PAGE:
# Ask the Wizard #254

I know a lot of blackjack players don't like to split eights against a 9, 10 or ace. Do you think that play is the one most frequently played incorrectly? If not, what do you think is?

Kellynbnf

The play that I think has the highest probability of being played incorrectly by blackjack players is splitting 4,4 against a 5 or 6 when double after split is allowed. The probability of getting one or the other situation in a six-deck game is 1 in 1135. According to my blackjack appendix 9, assuming the player hits instead of splitting, the cost in expected value is 2.83% against a 5 and 4.38% against a 6. Overall, the house edge of the game goes up by 0.0032% when the player habitually makes this mistake every time it occurs. So, it isn't a very costly error, because it happens so infrequently. However, I don’t think I’ve ever seen another player correctly split in this situation. When I do, the dealers and other players usually roll their eyes. Once I heard another player incorrectly say to the dealer, as if I wasn’t there, "You should never split any hand that starts with an F."

If the question were what is the most costly mistake, considering both the frequency of the play and cost of the error, then I can only hazard a guess. That guess would be that the #1 error is not soft doubling when you are supposed to. Seldom do I see recreational players double a hand like soft 17 against a 6. The following table shows the increase in the house edge as a result of four commonly made mistakes. This table assumes the player always makes the error when the situation occurs, instead taking the second best option. For standing on 12 against a 2 or 3 I did not include a player 6,6.

### Frequent Blackjack Errors

Error | Probability | Avg. Cost per Incident | Cost per Hand |
---|---|---|---|

Never soft double | 0.016430 | 0.054357 | 0.000893 |

Stand on 12 against 2 or 3 | 0.000380 | 0.029955 | 0.000380 |

Stand on soft 18 against 9-A | 0.000205 | 0.041605 | 0.000205 |

Hit 8,8 against 9-A | 0.000194 | 0.081779 | 0.000194 |

This question was raised and discussed in the forum of my companion site Wizard of Vegas.

If I make a pass or come bet every single roll in craps, then how many active bets will I have at any one time? I ask because I’d like to know what a fair average bet should be for such a player.

Rob R. from Berkley, CA

The average number of bets such a player will have on the table for any one throw is 3.6. If the player is betting $10 at a time, for example, then a fair average bet would be $36.

What is the probability of drawing 3 out of 10 straight flushes, holding three to a straight flush with one gap?

Nick from Tennessee

This is a binomial distribution kind of problem. The general formula is that if the probability of an event is p, and each outcome is independent, then the probability of it happening exactly w out of t trials is combin(t,w)×p^{w}×(1-p)^{t-w}.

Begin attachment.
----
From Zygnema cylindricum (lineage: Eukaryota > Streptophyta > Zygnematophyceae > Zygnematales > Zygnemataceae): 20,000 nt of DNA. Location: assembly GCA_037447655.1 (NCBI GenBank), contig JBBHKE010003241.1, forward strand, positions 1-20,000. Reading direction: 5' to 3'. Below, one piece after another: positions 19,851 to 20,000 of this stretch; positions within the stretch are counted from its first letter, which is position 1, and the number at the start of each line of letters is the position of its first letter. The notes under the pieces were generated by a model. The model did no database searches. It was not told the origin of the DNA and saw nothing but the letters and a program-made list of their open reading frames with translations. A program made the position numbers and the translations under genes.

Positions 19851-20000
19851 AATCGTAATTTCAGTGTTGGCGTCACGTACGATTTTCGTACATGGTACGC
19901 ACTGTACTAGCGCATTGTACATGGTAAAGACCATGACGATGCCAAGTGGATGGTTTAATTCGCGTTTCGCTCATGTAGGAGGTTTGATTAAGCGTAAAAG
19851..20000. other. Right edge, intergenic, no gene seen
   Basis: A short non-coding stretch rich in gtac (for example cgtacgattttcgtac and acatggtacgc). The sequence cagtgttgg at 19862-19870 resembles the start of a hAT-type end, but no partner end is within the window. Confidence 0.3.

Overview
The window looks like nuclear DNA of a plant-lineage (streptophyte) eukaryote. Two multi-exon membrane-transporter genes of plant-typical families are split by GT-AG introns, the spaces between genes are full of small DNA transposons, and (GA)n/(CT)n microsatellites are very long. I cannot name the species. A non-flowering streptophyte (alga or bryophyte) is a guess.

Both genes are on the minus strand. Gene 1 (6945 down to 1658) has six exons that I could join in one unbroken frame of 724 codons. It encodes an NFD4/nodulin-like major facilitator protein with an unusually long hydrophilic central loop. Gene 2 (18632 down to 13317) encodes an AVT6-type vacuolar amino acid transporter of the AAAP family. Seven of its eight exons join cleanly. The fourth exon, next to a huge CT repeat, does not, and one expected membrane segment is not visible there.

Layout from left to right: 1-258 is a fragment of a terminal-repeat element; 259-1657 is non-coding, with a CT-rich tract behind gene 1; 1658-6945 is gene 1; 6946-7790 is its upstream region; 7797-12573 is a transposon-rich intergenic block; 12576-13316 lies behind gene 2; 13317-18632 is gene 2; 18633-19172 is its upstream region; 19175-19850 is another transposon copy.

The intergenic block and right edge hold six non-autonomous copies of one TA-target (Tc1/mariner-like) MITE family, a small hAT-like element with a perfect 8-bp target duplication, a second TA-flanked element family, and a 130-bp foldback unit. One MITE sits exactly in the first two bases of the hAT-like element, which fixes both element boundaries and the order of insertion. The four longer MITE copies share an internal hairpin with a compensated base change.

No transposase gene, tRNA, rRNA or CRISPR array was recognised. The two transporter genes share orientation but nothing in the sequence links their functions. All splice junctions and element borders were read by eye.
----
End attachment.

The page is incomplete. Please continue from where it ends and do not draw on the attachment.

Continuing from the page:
In this case, there are 2 ways to make the straight flush. You need the 8 of diamonds and another card of either the 6 or J of diamonds. There are combin(47,2)=1,081 ways to draw 2 cards out of the 47 left in the deck. So, the probability of getting a straight flush in any one hand is 2/1,081 = 0.0018501. The probability of making 3 out of 10 is combin(10,3)×0.0018501^{3}×(1-0.0018501)^{7} = 0.000000750178, or 1 in 1,333,017.

At a craps table with the Fire Bet, I saw a player make every point except 10, and still rolling. Assuming it was a come out roll, what is the probability of making a point of 10 at that point before sevening out?

rudeboyoi

On the come out roll there are three possible outcomes at this point.

- Sevening out.
- Repeating a point already made (4 to 9).
- Rolling a 10 on the come out roll, and then making it.

We need to quantify the second and third probabilities only. The shooter will eventually make a point, and then eventually make it or seven out. The probability that the point established and then made is 4 to 9 is:

(3/24)×(3/9) + (4/24)×(4/10) + (5/24)×(5/11) + (5/24)×(5/11) + (4/24)×(4/10) = 0.364394.

The probability of establishing a 10 point and then making it is (3/24)*(1/3) = 0.041667.

Let p be the probability of making a 10 point before sevening out. If the player makes any other point, he is right back to where he started from. So...

p = 0.364394 × p + 0.041667

p × (1-0.364394) = 0.041667

p = 0.041667/(1-0.364394)

p = 0.065554

This question was raised and discussed in the forum of my companion site Wizard of Vegas.

I was playing video poker in Atlantic City, and I could have sworn I received the same card I discarded on the draw sometimes. If the machine was putting the discards back in the deck, what would be the effect on the odds?

edhoui

Cryptologic Internet casinos have such a game, called Bonus Video Poker, where discards are put back in the deck. The 40-20-9-6 Jacks or Better pay table in that game returns 95.2642%, before considering the redraw bonus feature, which I won’t get into here. In conventional video poker, that pay table would return 98.2534%. So, in this example, putting the discards back in the deck costs the player almost 3%. However, I highly doubt that actually happened on a machine in Atlantic City.

This question was raised and discussed in the forum of my companion site Wizard of Vegas.